Problems with faulty equipment again thwarted United Launch Alliance’s plans to send up its powerful Atlas V rocket and with it a secretive spy satellite.

At 5:54 p.m., what was supposed to be liftoff time for Wednesday’s launch from Cape Canaveral Air Force Station’s Complex 41, the company tweeted that Mission Director Col. Chad Davis had declared a scrub. The launch will be postponed for at least two days.

The problem, ULA said, was a ground system valve involved with the rocket’s liquid oxygen system. A crew was dispatched to the launch pad to try to correct the issue, but it appears they were unsuccessful.

There were similar issues on Election Night, when the rocket was originally slated to launch. ULA rolled the rocket off the launch pad after heavy winds may have damaged a duct that’s used to help cool parts of the rocket. Another ULA launch for the NRO also was scrubbed multiple times for various issues with ground equipment before being called off indefinitely.

For this mission, the Altas V was poised to carry a classified national security satellite, known as NROL-101, that was built by and for the U.S. National Reconnaissance Office. The NRO has not disclosed any details about the payload but has said it will provide intelligence data to senior U.S. policymakers and the military.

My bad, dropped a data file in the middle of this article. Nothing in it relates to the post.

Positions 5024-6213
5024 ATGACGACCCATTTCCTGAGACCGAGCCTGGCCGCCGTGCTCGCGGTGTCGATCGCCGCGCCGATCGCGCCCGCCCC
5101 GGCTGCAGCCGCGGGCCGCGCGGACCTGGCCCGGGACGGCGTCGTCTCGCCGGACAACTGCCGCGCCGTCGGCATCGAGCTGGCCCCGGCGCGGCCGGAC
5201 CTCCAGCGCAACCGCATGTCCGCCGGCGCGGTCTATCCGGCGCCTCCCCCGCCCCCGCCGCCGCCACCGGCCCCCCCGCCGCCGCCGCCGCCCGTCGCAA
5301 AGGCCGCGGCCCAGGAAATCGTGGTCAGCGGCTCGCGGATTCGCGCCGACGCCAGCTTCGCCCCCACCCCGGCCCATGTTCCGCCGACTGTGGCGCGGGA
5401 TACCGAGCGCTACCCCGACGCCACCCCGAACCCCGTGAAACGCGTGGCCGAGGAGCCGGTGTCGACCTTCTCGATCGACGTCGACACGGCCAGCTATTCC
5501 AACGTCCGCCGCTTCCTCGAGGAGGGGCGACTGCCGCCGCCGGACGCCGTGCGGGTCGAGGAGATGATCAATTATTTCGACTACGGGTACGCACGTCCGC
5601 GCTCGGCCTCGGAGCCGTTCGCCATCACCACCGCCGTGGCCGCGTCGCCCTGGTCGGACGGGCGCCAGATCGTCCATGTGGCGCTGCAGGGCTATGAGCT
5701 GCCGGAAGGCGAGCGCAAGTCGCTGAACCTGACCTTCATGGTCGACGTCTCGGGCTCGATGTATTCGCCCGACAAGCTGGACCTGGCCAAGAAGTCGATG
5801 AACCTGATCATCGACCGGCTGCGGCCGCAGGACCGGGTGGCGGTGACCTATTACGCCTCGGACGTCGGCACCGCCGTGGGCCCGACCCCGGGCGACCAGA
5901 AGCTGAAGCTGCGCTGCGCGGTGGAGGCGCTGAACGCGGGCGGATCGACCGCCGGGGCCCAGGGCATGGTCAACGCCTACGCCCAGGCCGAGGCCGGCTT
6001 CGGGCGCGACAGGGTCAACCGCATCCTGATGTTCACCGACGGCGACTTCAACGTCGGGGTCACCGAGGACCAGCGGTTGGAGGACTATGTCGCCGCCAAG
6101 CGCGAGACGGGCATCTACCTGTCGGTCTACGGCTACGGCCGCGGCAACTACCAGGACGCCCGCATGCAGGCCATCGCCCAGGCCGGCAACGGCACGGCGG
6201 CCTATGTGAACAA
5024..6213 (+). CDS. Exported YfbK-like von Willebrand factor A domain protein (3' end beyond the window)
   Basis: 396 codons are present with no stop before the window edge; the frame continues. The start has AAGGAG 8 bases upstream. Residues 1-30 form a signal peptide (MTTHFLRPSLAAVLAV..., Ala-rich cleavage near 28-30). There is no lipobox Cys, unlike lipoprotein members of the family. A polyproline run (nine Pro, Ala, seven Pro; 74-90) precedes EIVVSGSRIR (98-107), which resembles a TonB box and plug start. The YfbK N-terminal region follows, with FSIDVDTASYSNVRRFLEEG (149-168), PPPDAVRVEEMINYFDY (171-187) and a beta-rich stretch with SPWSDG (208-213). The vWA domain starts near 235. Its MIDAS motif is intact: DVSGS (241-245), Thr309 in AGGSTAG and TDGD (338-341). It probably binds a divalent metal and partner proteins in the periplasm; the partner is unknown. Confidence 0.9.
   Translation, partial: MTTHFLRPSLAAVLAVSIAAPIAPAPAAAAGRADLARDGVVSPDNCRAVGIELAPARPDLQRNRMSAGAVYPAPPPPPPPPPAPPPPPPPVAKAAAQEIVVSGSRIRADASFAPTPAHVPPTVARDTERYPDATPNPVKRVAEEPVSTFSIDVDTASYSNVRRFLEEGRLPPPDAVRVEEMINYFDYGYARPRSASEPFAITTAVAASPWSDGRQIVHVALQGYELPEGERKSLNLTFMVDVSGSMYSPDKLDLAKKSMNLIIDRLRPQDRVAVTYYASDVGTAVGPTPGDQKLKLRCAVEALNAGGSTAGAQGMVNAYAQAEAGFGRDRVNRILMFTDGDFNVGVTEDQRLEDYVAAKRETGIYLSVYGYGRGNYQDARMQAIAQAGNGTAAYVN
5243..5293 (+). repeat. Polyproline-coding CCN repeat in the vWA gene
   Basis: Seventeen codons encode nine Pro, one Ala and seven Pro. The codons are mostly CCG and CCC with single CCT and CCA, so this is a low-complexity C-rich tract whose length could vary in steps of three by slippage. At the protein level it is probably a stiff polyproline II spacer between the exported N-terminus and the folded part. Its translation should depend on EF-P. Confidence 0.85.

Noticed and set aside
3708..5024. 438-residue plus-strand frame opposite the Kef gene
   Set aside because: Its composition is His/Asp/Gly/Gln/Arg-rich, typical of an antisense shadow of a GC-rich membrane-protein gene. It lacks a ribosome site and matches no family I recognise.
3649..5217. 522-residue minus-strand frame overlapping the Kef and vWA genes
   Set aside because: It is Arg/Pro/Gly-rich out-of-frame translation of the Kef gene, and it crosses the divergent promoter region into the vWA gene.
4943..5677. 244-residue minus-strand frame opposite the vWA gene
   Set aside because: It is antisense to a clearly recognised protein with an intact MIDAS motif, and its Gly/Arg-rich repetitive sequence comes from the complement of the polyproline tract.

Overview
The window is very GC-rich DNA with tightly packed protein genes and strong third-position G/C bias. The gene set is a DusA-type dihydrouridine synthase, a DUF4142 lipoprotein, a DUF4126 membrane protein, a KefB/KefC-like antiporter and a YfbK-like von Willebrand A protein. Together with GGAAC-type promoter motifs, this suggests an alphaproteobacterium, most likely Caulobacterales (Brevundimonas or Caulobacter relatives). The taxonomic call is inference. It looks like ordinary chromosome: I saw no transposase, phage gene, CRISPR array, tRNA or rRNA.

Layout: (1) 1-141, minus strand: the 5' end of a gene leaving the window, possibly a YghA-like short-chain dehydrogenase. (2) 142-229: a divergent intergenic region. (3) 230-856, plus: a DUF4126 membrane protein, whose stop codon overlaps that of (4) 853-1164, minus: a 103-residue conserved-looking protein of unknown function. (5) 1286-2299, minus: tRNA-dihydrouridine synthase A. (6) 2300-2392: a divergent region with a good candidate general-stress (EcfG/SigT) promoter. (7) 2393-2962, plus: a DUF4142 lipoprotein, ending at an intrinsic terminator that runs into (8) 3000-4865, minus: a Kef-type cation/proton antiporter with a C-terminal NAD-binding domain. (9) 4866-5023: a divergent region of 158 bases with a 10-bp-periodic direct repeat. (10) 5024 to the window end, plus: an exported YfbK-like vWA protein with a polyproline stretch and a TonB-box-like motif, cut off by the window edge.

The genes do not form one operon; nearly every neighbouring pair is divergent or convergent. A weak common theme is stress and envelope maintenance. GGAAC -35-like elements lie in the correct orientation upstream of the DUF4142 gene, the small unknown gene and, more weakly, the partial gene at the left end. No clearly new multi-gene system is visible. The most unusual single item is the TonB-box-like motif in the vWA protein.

It also would have been the first flight of an Atlas V rocket with GEM-63 boosters that will eventually be used on ULA’s under-development Vulcan Centaur launch vehicle. They are replacing the Aerojet Rocketdyne AJ-60A boosters it has previously flown with. The new Northrop Grumman-built boosters, ULA wrote in a blog post, are cheaper to build but deliver the same amount of thrust. On top of the 860,200 pounds of thrust the Atlas V’s main engines provide, these boosters contribute another 373,800 pounds.

If the launch had proceeded, it was expected to be visible from most parts of the state. Last year, when ULA launched a multibillion-dollar Air Force satellite aboard the same rocket, streaks across the sky were seen as far away as South Florida.

SpaceX also has launch plans for its Falcon 9 rocket this week. On Thursday, the company is set to launch a next-generation GPS satellite built by Lockheed Martin for the Air Force. Weather for the launch, which has a 15-minute window from 6:24 p.m. and 6:39 p.m., is at 60% go.

Want more space news? Follow Go For Launch on Facebook. Email the reporter at [email protected] and follow on Twitter @bycarolineglenn.


United Launch Alliance, Atlas V, Rocket, Satellite recognition, SpaceX, Space launch

World news – US – Valve problem scrubs ULA launch from Cape Canaveral of classified spy satellite

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